alexa Subchronic oral toxicity of ubiquinol in rats and dogs.
Toxicology

Toxicology

Journal of Clinical Toxicology

Author(s): Kitano M, Watanabe D, Oda S, Kubo H, Kishida H,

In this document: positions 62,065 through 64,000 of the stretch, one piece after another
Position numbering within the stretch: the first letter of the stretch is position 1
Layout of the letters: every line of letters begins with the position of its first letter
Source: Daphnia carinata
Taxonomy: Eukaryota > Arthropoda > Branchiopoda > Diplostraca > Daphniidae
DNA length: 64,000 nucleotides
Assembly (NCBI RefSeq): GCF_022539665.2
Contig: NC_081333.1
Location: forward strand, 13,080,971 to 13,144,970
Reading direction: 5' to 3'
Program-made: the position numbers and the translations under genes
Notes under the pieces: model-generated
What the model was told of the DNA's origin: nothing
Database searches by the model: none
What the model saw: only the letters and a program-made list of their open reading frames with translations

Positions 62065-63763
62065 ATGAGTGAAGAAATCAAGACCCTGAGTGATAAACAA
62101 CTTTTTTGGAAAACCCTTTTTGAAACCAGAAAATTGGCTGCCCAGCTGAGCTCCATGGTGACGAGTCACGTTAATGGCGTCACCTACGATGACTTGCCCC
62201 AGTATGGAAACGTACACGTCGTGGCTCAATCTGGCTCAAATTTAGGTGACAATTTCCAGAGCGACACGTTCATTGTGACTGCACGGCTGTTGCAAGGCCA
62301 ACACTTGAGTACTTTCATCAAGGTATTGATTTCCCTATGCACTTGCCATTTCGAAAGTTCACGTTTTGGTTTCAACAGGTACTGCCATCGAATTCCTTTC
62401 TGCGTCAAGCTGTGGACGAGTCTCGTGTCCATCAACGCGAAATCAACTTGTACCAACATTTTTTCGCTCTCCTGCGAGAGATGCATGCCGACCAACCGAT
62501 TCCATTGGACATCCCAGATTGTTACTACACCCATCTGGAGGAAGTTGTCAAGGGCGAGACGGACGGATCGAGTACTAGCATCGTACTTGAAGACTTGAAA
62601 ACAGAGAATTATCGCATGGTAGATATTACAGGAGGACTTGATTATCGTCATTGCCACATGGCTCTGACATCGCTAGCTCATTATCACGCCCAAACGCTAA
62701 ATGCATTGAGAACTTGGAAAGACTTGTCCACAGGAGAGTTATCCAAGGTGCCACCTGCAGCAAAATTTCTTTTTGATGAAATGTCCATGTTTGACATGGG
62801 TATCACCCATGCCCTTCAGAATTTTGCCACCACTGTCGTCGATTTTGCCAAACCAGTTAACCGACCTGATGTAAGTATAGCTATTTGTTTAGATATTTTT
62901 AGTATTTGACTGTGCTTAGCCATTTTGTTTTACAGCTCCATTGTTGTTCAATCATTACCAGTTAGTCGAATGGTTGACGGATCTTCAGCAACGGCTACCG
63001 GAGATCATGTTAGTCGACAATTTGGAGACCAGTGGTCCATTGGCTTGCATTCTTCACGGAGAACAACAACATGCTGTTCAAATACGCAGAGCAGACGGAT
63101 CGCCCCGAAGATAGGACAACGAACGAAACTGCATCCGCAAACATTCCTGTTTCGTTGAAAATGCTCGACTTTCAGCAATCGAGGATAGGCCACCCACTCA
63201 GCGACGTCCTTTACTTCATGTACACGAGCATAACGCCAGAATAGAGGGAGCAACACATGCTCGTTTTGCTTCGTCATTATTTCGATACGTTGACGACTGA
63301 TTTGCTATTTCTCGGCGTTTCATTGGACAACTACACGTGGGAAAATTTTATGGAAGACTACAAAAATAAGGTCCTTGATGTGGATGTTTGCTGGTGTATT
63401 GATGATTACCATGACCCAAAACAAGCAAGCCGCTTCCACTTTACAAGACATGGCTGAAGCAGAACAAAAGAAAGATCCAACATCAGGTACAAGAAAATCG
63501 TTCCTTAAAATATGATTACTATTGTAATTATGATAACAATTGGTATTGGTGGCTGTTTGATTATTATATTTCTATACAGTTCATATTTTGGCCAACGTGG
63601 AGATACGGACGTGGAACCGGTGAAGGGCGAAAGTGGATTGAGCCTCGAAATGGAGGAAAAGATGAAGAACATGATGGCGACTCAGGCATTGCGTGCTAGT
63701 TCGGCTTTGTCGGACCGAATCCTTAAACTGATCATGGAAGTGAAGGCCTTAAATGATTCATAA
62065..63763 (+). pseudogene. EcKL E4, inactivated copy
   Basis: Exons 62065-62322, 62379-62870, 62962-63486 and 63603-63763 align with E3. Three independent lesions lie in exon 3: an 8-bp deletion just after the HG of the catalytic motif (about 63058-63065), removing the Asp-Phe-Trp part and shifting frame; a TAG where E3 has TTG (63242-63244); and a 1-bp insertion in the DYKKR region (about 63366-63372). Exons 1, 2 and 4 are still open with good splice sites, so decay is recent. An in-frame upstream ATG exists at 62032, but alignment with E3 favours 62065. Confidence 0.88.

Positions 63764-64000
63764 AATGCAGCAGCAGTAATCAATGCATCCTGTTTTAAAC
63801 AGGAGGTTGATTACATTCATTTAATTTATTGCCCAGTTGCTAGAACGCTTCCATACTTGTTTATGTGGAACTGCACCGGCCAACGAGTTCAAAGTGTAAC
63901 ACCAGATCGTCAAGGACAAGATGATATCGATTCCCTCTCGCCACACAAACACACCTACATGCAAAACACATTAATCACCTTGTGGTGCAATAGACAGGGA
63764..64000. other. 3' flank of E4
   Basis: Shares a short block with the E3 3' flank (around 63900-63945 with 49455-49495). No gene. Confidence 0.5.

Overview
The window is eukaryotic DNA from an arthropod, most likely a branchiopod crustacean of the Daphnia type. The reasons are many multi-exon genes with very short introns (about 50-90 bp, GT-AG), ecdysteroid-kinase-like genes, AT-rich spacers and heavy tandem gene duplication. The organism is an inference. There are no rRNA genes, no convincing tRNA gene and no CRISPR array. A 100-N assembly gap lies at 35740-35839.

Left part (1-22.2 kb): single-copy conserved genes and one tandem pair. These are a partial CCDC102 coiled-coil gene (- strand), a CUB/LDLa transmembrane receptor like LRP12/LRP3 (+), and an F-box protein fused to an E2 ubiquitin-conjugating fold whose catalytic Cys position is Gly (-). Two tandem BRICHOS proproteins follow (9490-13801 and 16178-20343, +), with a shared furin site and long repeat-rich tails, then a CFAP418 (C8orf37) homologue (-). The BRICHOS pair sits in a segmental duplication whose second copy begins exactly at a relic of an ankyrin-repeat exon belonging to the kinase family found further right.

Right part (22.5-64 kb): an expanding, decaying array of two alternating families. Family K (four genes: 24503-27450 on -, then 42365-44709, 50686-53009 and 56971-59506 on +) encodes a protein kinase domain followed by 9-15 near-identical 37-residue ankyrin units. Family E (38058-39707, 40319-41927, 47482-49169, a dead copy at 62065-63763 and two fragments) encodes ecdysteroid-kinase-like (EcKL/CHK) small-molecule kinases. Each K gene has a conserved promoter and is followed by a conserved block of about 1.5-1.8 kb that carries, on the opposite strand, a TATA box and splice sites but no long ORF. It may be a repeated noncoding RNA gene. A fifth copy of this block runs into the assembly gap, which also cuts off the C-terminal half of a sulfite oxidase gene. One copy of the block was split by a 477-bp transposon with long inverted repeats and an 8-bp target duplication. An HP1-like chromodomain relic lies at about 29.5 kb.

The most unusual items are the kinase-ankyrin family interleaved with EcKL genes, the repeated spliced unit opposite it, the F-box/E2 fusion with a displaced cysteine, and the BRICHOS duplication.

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Abstract Ubiquinol is the two-electron reduction product of ubiquinone (coenzyme Q(10) or CoQ(10)) and functions as an antioxidant in both mitochondria and lipid membranes. In humans and most mammals, including dogs, the predominant form of coenzyme Q is coenzyme Q(10), whereas the primary form in rodents is coenzyme Q(9) (CoQ(9)). Therefore, the subchronic toxicity of ubiquinol was evaluated and compared in Sprague-Dawley rats and beagle dogs. In the initial rat study, males and females were given ubiquinol at doses of 0, 300, 600, or 1200 mg/kg or ubiquinone at 1200 mg/kg by gavage for 13 weeks. This was followed by the second study, where females were given with doses of 75, 150, 200, or 300 mg/kg/day in order to determine a no observed adverse effect level (NOAEL). In the dog study, the test material was administered to males and females at dose levels of 150, 300, and 600 mg/kg, and ubiquinone was included at 600 mg/kg. Clinical observations, mortality, body weights, food and water consumption, ophthalmoscopy, urinalysis, hematology, blood biochemistry, gross findings, organ weights, and histopathological findings were examined. In both species, determination of plasma and liver ubiquinol concentrations, measured as total coenzyme Q(10), were performed. There were no deaths or test article-related effects in body weight, food consumption, ophthalmology, urinalysis, or hematology in rats. Histopathological examinations revealed test article-related effects on the liver, spleen, and mesenteric lymph node in female rats but not in male rats. In the liver, fine vacuolation of hepatocytes was observed in the ubiquinol groups at 200 mg/kg and above. These changes were judged to be of no toxicological significance because they were not considered to induce cytotoxic changes. Microgranuloma and focal necrosis with accumulation of macrophages were observed in the ubiquinol groups at 300 mg/kg and above. These findings were accompanied by slight increases in blood chemistry enzymes (aspartate aminotransferase [AST], alanine aminotransferase [ALT], and lactate dehydrogenase [LDH]), which was suggestive of either potential hepatotoxicity or a normal physiological response to ubiguinol loading. Microgranuloma, and focal necrosis were judged to be only adverse effects induced by test article based on their incidence and pathological characteristics. These changes observed in liver were thought due to uptake of the administered ubiquinol by the liver as an adaptive response to xenobiotics, and the microgranulomas and focal necrosis were considered the results of excessive uptake of ubiquinol, which exceeded the capacity for adaptive response. Based on these findings the NOAEL in rats was conservatively estimated to be 600 mg/kg/day for males and 200 mg/kg/day for females. In dogs, there were no deaths or ubiquinol-related toxicity findings during the administration period. No test article-related effects were observed in body weight, food consumption, ophthalmology, electrocardiogram, urinalysis, hematology, or blood chemistry. Histopathological examination revealed no effects attributable to administration of ubiquinol or ubiquinone in any organs examined. Based on these findings, a NOAEL for ubiquinol in male and female dogs was estimated to be more than 600 mg/kg/day under the conditions of this study. This article was published in Int J Toxicol and referenced in Journal of Clinical Toxicology

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